Janesville64.6°

Walker signs workforce training bill at Blackhawk Technical College

Comments Comments Print Print
Jim Leute
March 17, 2014

JANESVILLE—When Rock County's economy started tanking in 2009, enrollment at Blackhawk Technical College skyrocketed.

The local auto manufacturing sector vanished and a national recession hurt other sectors.

Displaced workers turned to the local technical college in hopes of reinventing themselves for different kinds of jobs.

For many programs, they encountered waiting lists.

As the economy improved, some of those waiting lists were wiped out, but others still exist.

A further reduction in waiting lists at BTC and the state's other 15 technical colleges is one goal of legislation Gov. Scott Walker signed into law Monday at BTC.

Walker signed a bill that came out of a January special session. It provides more than $35 million to technical colleges, school districts and businesses under the state's Fast Forward program.

Specifically, Walker said the new money would:

--Provide workforce training grants to technical colleges so they can expand programming and reduce wait lists for high-demand programs.

Walker said the funding would more quickly get more students into the job pipeline. He said it has both short- and long-term ramifications for both employees looking for work now and employers who have plans to expand, if they can count on available workers.

--Create new partnerships with K-12 districts to provide training, equipment and credit for technical education at the high school level.

Walker visited the technical education program at Beloit Memorial High School in October and said Monday that it's an example that's being replicated around the state.

“We want to create a partnership for dual enrollment, such as what's being done at Beloit Memorial, where our K-12 schools partner with our technical schools for a seamless transition,” he said.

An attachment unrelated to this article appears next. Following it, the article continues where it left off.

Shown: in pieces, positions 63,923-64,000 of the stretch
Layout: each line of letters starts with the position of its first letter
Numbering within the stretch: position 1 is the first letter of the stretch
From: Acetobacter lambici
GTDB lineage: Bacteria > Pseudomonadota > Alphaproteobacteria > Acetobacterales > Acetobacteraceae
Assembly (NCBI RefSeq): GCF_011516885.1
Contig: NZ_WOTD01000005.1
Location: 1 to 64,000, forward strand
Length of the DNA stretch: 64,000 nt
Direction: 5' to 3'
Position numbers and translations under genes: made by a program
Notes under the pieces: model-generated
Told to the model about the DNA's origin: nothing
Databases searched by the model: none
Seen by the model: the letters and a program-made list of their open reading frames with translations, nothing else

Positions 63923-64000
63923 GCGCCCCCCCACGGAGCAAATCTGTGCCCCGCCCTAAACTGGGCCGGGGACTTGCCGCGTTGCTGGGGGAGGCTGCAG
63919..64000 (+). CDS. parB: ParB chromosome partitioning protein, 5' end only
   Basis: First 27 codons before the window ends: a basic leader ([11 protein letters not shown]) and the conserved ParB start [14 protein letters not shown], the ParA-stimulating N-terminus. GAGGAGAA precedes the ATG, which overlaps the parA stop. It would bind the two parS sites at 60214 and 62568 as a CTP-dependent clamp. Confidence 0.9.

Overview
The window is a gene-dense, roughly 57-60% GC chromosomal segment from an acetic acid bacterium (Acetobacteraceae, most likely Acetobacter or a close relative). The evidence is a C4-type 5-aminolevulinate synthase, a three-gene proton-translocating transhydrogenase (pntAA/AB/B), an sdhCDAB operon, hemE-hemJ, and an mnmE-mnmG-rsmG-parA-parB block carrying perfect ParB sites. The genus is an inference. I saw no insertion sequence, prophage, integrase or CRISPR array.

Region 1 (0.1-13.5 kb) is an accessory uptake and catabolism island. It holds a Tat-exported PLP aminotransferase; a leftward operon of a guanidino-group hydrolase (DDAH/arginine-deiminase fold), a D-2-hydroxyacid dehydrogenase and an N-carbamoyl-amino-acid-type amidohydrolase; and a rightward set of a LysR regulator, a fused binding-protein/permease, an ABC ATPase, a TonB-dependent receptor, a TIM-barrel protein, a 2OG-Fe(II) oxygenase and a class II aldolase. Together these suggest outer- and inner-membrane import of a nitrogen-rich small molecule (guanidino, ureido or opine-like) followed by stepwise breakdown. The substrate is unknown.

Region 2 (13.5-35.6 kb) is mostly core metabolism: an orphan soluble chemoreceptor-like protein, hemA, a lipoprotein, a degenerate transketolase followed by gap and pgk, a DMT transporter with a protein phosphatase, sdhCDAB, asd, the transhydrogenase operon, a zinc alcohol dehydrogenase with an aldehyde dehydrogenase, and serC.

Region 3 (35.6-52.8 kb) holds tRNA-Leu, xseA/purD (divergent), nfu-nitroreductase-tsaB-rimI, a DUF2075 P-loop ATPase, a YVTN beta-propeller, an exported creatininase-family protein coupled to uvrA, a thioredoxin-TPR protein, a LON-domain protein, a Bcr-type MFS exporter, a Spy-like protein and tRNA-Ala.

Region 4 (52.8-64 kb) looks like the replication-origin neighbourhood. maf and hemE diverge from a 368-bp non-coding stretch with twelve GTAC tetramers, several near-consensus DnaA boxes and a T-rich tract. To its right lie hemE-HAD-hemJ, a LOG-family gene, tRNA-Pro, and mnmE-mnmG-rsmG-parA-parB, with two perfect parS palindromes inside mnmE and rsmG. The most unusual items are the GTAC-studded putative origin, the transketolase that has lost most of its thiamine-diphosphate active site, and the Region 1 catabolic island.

--Enhance employment opportunities for people with disabilities.

While general population employment participation rates are 68 percent, the rate falls to 19 percent for people with disabilities, according to the U.S. Bureau of Labor Statistics.

The bill signed Monday would provide more than $1 million to businesses that want to hire and train people with disabilities. It also gives $750,000 to expand a high school transition program that provides training to students with development and intellectual disabilities.

“This will help employers identify the unique abilities of people who otherwise have been identified as having disabilities,” Walker said.

Walker said all three initiatives will help lower the state's unemployment rate.

“But there is a big challenge on the horizon for employers not having enough workers to fill positions, and that plays into their decisions on where to grow,” he said. “We can't afford to have anyone on the sidelines.”

Department of Workforce Development Secretary Reggie Newson said it's too early to determine how much of the $35 million might find its way to Rock County.

The Wisconsin Technical College System's board of directors will soon start meeting with college presidents to determine where the money will go, Newson said.

Walker said the bill received strong bipartisan backing in both the Assembly and Senate. The money came from a nearly $1 billion state budget surplus.

“A job is not a Democrat job or a Republican job, it's a Wisconsin job,” he said.

In the Assembly, the bill passed on a 77-22 vote. It had the local support of Debra Kolste, D-Janesville, Amy Loudenbeck, R-Clinton, and Janis Ringhand, D-Evansville. Andy Jorgensen, D-Milton, opposed the bill.

In the Senate, Tim Cullen, D-Janesville, was part of 32-0 vote in favor of the legislation.



Comments Comments Print Print